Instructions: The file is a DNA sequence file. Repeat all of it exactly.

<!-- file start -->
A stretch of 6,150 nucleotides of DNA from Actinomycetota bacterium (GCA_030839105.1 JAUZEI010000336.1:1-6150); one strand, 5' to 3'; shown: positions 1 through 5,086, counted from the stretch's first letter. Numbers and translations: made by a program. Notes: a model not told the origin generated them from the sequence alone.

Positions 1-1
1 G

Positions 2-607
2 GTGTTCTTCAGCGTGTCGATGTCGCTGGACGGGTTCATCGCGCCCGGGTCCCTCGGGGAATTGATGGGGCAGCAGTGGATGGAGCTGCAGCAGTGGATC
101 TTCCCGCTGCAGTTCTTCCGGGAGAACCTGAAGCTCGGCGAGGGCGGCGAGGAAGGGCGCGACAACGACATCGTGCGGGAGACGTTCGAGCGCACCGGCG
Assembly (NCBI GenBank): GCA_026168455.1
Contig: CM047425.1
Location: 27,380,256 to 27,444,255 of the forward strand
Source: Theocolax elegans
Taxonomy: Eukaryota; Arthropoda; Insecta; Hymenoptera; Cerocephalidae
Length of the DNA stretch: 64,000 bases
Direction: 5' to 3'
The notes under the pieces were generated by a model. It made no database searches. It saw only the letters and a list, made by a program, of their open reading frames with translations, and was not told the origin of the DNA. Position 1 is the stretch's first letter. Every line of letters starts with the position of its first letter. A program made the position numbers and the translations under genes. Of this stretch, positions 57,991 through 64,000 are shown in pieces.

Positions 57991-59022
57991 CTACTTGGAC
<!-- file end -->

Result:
A stretch of 6,150 nucleotides of DNA from Actinomycetota bacterium (GCA_030839105.1 JAUZEI010000336.1:1-6150); one strand, 5' to 3'; shown: positions 1 through 5,086, counted from the stretch's first letter. Numbers and translations: made by a program. Notes: a model not told the origin generated them from the sequence alone.

Positions 1-1
1 G

Positions 2-607
2 GTGTTCTTCAGCGTGTCGATGTCGCTGGACGGGTTCATCGCGCCCGGGTCCCTCGGGGAATTGATGGGGCAGCAGTGGATGGAGCTGCAGCAGTGGATC
101 TTCCCGCTGCAGTTCTTCCGGGAGAACCTGAAGCTCGGCGAGGGCGGCGAGGAAGGGCGCGACAACGACATCGTGCGGGAGACGTTCGAGCGCACCGGCG
Assembly (NCBI GenBank): GCA_026168455.1
Contig: CM047425.1
Location: 27,380,256 to 27,444,255 of the forward strand
Source: Theocolax elegans
Taxonomy: Eukaryota; Arthropoda; Insecta; Hymenoptera; Cerocephalidae
Length of the DNA stretch: 64,000 bases
Direction: 5' to 3'
The notes under the pieces were generated by a model. It made no database searches. It saw only the letters and a list, made by a program, of their open reading frames with translations, and was not told the origin of the DNA. Position 1 is the stretch's first letter. Every line of letters starts with the position of its first letter. A program made the position numbers and the translations under genes. Of this stretch, positions 57,991 through 64,000 are shown in pieces.

Positions 57991-59022
57991 CTACTTGGAC